Nanyang Technological University (NTU) appears to be going through a grim period in its 57 years of history.

Over the past three years, the university has seen numerous suicide cases involving its students and members of staff.

The front page of NTU's school newspaper, The Nanyang Chronicle, conveyed grief and shock at the death of student David Widjaja.

In March 2009, Indonesian student David Widjaja allegedly stabbed NTU professor Chan Kap Luk before falling four storeys to his death. The high profile case was followed by the suicide of Widjaja’s senior, Chinese national, Zhou Zheng’s at his residence within the school compound, barely within a week of Widjaja’s death.

A Chinese newspaper speculated that NTU student Yan Junru's suicide was a result of immense stress from school.

2010 started on an equally gloomy note. In January, NTU undergraduate Cheryl Tan committed suicide by jumping from her flat. Within two weeks, another NTU undergraduate, Yan Junru, did the same.  The next year saw an even more bizarre case — an NTU student was discovered with a knife in her head, motionless in her dorm room at Hall of Residence 1.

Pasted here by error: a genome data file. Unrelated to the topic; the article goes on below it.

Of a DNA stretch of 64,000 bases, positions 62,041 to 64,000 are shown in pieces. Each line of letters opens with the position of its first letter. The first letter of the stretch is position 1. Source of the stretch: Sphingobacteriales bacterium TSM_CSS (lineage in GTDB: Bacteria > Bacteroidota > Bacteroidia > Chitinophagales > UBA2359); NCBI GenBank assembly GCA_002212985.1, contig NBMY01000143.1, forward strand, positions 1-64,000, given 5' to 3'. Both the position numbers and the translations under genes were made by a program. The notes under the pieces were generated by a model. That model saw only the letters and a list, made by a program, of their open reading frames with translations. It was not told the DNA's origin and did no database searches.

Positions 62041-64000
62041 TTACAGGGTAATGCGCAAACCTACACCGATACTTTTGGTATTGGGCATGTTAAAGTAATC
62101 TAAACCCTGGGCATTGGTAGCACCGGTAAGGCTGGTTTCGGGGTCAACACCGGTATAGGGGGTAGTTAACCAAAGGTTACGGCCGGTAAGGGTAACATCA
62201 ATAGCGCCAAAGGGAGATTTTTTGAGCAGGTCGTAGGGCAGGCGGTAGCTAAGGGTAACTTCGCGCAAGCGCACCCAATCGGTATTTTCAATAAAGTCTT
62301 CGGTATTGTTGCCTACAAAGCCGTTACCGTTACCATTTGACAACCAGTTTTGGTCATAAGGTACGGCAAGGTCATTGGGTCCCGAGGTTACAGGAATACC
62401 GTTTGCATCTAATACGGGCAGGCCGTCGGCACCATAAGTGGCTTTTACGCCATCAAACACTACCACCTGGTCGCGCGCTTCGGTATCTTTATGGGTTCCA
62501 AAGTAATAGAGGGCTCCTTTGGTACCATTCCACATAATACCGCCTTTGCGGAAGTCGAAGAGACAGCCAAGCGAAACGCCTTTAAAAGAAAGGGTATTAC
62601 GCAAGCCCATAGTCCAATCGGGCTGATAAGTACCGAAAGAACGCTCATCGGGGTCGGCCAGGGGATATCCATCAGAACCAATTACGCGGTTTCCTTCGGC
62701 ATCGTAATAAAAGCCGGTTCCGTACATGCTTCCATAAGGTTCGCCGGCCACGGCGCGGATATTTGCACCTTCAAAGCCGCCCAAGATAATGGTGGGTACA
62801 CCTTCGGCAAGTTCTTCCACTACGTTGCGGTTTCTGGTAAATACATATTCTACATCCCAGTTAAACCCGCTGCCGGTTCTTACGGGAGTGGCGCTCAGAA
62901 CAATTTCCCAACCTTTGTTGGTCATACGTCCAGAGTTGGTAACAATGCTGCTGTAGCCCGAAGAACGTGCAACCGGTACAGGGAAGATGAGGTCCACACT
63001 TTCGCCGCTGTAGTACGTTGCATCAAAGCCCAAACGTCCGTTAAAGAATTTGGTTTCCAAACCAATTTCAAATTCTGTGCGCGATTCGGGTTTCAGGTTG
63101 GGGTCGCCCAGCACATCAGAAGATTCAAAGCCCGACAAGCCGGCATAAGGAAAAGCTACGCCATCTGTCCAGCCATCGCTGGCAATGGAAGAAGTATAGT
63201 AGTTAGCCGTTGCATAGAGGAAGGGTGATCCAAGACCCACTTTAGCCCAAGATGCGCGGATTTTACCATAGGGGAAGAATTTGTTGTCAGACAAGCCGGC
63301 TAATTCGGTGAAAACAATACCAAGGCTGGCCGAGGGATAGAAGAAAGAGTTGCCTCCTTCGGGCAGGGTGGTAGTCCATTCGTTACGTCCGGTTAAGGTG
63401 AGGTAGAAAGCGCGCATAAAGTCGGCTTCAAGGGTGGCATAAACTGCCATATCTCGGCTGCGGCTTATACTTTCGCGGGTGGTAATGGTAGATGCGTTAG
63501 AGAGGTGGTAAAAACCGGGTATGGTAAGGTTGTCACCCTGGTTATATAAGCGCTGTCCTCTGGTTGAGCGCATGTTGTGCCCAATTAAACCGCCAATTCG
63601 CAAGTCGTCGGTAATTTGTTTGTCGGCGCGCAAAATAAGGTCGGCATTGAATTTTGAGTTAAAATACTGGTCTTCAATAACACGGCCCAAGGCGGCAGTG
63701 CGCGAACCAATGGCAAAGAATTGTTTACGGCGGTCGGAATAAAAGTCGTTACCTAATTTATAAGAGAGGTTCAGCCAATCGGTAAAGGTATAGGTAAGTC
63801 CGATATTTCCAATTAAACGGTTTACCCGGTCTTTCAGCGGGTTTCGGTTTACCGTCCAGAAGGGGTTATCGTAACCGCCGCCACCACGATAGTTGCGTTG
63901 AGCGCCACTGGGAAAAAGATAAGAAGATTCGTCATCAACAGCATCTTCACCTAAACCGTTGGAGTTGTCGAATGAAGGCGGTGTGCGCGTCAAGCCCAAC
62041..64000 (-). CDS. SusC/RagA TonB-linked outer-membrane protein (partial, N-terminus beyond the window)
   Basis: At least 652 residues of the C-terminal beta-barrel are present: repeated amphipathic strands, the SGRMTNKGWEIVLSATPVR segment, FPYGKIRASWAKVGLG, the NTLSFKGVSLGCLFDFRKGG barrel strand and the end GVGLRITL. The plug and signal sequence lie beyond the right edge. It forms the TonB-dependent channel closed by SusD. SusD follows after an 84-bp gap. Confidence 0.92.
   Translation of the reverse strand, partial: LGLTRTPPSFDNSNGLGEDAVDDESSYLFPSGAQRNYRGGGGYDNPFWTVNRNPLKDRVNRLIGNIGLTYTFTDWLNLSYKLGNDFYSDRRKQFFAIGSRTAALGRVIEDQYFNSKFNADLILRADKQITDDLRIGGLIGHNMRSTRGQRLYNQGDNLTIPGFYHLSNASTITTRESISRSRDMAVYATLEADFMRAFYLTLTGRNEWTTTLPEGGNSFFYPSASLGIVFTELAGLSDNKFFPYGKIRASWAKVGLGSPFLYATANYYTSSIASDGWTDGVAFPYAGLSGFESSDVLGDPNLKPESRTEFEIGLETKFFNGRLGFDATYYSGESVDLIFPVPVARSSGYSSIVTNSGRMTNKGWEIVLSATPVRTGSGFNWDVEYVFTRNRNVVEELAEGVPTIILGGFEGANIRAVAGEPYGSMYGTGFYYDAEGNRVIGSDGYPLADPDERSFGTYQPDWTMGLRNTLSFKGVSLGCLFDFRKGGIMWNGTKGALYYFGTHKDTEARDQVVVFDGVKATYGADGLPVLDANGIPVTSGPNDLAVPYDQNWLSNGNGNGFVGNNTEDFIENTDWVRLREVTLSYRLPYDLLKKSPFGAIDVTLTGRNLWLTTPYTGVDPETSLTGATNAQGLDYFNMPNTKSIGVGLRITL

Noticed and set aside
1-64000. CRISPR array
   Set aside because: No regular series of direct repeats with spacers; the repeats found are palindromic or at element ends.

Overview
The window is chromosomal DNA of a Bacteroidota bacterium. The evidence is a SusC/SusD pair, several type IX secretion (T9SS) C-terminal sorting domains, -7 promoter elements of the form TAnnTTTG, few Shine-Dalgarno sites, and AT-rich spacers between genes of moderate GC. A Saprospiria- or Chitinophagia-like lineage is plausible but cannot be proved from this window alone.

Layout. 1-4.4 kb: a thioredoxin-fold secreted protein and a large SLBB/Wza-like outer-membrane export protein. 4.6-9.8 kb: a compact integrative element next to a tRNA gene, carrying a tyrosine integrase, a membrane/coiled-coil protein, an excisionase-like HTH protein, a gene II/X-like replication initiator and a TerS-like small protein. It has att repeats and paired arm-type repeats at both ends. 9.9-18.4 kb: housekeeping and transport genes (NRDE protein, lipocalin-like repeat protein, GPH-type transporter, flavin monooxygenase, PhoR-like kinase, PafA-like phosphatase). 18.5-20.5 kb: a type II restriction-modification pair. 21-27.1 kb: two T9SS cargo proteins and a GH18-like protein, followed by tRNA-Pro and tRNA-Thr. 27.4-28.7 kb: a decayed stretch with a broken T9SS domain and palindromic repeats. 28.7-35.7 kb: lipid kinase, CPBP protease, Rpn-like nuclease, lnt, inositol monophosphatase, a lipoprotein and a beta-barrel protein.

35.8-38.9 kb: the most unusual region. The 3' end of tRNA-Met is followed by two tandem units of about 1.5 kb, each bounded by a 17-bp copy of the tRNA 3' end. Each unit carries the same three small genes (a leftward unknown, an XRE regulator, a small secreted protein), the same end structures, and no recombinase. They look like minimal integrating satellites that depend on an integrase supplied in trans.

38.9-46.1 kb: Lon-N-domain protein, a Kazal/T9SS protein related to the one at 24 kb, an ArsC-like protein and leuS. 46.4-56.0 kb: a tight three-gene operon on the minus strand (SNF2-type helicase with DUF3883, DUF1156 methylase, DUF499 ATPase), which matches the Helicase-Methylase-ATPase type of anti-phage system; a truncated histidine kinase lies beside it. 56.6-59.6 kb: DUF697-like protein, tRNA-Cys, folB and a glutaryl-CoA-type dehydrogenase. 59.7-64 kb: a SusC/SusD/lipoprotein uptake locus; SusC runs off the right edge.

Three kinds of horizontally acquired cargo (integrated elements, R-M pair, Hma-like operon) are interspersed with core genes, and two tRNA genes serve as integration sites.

The most recent suicide, occurring just a month ago at Hall of Residence 13 of NTU, involved student Lan Xing Ye, found asphyxiated with a plastic bag around her head in her dorm room.

With only the tertiary institution in common, the spate of suicides begged the question — were the pressures of school too much for the students to bear? This issue came under widespread speculation from mainstream media and members of the public with news of each suicide.

Upon hearing of the latest suicide incident on campus, NTU Accountancy student, Audrey Lin, described being “in shock that another suicide case had occurred.”

Many students, like Audrey, are still unable to come to terms with such occurrences happening so close to home, or rather, school.